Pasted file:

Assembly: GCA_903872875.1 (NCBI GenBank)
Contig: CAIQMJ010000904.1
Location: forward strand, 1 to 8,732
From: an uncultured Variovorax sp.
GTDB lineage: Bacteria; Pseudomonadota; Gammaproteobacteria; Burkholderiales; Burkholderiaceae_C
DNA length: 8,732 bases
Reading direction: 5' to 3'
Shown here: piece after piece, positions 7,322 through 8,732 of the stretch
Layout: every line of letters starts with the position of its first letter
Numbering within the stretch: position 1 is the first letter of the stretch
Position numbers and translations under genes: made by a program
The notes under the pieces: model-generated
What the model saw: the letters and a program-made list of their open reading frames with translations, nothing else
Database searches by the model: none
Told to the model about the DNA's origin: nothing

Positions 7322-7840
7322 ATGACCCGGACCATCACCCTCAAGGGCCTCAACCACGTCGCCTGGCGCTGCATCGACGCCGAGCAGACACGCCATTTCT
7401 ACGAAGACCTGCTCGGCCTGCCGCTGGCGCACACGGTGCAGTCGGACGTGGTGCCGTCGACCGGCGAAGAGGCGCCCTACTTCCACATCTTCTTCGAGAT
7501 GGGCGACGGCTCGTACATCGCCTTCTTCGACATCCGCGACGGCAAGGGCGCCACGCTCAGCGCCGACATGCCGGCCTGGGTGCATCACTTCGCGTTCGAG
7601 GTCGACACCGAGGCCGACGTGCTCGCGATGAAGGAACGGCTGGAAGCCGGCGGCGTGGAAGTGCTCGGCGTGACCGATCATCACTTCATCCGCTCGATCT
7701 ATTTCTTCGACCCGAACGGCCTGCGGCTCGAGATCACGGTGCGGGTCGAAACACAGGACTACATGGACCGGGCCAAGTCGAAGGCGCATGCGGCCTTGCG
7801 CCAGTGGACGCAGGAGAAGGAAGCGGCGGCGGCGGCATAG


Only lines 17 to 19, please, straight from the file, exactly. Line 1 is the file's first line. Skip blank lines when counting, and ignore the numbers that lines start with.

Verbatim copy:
7322 ATGACCCGGACCATCACCCTCAAGGGCCTCAACCACGTCGCCTGGCGCTGCATCGACGCCGAGCAGACACGCCATTTCT
7401 ACGAAGACCTGCTCGGCCTGCCGCTGGCGCACACGGTGCAGTCGGACGTGGTGCCGTCGACCGGCGAAGAGGCGCCCTACTTCCACATCTTCTTCGAGAT
7501 GGGCGACGGCTCGTACATCGCCTTCTTCGACATCCGCGACGGCAAGGGCGCCACGCTCAGCGCCGACATGCCGGCCTGGGTGCATCACTTCGCGTTCGAG